«If Russia does retaliate, please be surgical and target those who are worthy of targeting.»

        In the “John Titor” transcripts of the near future in an alternate timeline there is mention of an USA civil war with a very interesting profile and where Russia fights in alliance with one of the sides. “02-08-2001 09:40 AM” and “02-05-2001 11:28 AM” post in particular.

      • Tatyana

        Rhys Jaggar, you may contact russian army and ask them to add you to the exclusion list 🙂
        Seriously, publish an open letter.

        Poland is so strange. They are going to celebrate the beginning of World War II on September 1. Germany is invited to the feast! Not Russia, as we violated international law in 1939 🙂 Do you know 573 of 2000 ‘hitler’s pensioners’ live in Poland?

      • Deb O'Nair

        “The US can move their garrisons to Poland ”

        That is what Poland was created for after WW1, as a country that was a client of UK/US geopolitical interests, to be used as a piggy in the middle of Germany and Russia in the event that at some point in the future (and that future is now) those two nations might enter into some form of ‘entente cordiale’ or worse a political alliance.

          • Deb O'Nair

            I am not referring to the nation of people but the geographical entity. The modern nation of Poland did not exist until post-WW1. Prior to this the last time a recognisable country called Poland existed was The Kingdom of Poland which ceased to exist in 1772, and that country was mostly in what today is Lithuania, Belarus and Ukraine. The post WW1 Poland exists in what was mostly pre-WW1 Germany, so most of the modern nation of Poland does not even occupy the same land as when the Kingdom ceased to exist in 1772.

      • John2o2o

        ” I would certainly tell US to get off German territory for good so they cannot make excuses about Nordstream II. ”

        Rhys I’d tell them to get their hides off UK territory as well, but I don’t think that’s going to happen any time soon!

        As for Mr Putin, I agree with you. Russia is already by far the world’s largest country. It needs new territory for what exactly? I long for the day when our country offers a genuine hand of friendship to Russia.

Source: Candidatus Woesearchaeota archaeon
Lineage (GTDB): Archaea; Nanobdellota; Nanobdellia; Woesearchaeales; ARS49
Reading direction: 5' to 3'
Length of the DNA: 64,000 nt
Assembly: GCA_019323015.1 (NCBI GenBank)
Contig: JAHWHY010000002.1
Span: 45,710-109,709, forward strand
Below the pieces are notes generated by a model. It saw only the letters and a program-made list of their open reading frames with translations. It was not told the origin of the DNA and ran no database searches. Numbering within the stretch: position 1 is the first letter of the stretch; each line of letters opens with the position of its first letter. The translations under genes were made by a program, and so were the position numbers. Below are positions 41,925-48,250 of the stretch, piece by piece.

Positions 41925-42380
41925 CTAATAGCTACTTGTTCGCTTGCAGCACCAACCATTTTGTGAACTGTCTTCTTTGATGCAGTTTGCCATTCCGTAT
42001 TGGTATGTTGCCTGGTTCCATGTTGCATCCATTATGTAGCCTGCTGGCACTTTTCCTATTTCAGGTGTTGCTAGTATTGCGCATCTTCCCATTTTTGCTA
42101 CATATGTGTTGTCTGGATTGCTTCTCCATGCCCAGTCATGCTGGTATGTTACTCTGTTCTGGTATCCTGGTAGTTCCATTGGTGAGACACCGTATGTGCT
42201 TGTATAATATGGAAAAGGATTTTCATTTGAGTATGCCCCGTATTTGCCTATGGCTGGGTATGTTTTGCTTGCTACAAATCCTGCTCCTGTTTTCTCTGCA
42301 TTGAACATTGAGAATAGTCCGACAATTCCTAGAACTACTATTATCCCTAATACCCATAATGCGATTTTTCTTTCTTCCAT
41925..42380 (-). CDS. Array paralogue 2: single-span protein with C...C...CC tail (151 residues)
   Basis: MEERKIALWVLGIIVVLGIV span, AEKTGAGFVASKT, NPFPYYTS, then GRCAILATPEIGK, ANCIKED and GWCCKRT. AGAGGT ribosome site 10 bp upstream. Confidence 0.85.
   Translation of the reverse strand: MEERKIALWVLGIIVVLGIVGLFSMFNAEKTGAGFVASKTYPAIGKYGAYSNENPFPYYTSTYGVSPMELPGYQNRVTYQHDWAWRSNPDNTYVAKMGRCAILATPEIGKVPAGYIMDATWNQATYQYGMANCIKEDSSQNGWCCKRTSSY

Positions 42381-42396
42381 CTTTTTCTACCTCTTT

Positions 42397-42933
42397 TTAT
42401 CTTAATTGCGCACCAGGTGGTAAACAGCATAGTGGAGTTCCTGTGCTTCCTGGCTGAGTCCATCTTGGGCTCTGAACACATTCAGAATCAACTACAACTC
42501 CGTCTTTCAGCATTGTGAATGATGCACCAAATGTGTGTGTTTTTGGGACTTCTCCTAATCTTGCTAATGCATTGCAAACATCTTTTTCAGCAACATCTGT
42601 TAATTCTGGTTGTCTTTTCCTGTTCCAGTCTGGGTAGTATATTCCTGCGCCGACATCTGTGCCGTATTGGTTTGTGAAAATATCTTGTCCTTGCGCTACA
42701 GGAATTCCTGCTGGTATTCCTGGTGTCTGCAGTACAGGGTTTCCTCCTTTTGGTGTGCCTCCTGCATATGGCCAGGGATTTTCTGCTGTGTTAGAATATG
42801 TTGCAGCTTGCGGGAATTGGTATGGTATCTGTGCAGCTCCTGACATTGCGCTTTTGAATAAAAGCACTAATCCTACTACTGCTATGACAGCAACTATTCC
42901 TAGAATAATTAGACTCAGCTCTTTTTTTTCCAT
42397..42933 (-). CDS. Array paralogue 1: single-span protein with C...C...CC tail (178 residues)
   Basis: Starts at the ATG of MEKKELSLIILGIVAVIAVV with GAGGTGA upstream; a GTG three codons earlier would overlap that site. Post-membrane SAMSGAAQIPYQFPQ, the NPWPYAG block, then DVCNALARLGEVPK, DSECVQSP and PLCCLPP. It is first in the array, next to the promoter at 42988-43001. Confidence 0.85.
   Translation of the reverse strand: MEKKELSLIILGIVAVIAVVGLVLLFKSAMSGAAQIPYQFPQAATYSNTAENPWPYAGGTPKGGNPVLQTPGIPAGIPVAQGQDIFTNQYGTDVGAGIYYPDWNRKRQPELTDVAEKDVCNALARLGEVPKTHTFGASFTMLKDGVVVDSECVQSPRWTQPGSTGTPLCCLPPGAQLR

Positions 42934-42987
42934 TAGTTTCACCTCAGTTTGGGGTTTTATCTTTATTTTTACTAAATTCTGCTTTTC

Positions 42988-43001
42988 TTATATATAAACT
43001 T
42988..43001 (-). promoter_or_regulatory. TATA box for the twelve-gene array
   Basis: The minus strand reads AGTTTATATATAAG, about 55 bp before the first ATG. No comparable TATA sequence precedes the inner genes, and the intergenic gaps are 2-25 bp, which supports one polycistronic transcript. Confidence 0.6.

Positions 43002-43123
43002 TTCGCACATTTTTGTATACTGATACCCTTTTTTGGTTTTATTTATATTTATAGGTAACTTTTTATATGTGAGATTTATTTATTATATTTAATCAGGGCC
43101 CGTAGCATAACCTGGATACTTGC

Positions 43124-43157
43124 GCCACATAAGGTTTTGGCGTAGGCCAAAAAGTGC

And it is we who are causing trouble in the Black Sea, Russia does not invade our waters.

  • Deepgreenpuddock

    I hope this will translate into good news for Julian Assange.I trust you will be visiting him in Belmarsh. For what it is worth. please assure him that there is support ‘out there’> hope his health is picking up.

  • Vivian O'Blivion

    Alternative analysis; it suits the Deep State that the case hasn’t gotten off the ground. If Mifsud is a “liable”, “second-level participant”, then Mifsud the “evil Russian agent” could have ended up in the witness stand and it would have become apparent that far from being an agent of Russia, Mifsud is an agent of the West.
    The Russiagate nonsense has dogged a bullet by the dismal of the case.

    • daydreamer

      Not having the Russiagate stuff tested in court certainly removes the potential risk of it being shown in court to be completely made up.

  • Walter Cairns

    Excellent article as usual by Mr Murray. The Russophobia now running rampant in our media is only matched by the hysteria that currently marks the CIA-supported counter-revolution currently being launched in Hong Kong.

  • Blissex

    «But the political class and the mainstream media, both in the service of billionaires, have moved on to a stage where truth is irrelevant»

    To a very large extent, and because of the usual “propaganda science” (founder E Bernays) experimental result that there is a common cognitive bias where most people accept as reliable gossip that has come to them from seemingly independent sources, even without any evidence.

    If in a small community one person tells you “I saw Bill and Jane kissing!” that’s by itself not believable, but if four other seemingly unrelated people say the same, that’s believable, and if ten people say the same, over some days, then is is quite believable.

    That’s why “talking-points memos” are common and powerful. Most people cannot/won’t delve into the background of stories, so they judge them by repetition by multiple sources, so maintaining the impression that they are unconnected works pretty well.

    • Royd

      That’s exactly the technique knowingly being used by the MSM – and it is proving to be very effective I fear. There’s a colloquial term, which I believe goes something like ‘keep ’em in the dark and feed e’m bulls**t’. Mushroom management communication technique!

  • Brendan

    I wasn’t aware that the DNC sued Mifsud along with Wikileaks and Trump until I read Craig’s post. Mifsud was a trusted partner of the western establishment, including its intelligence agencies and the Clinton team. The fact that the DNC were prepared to throw him under the bus is a sign of how desparate it is.

  • Crispa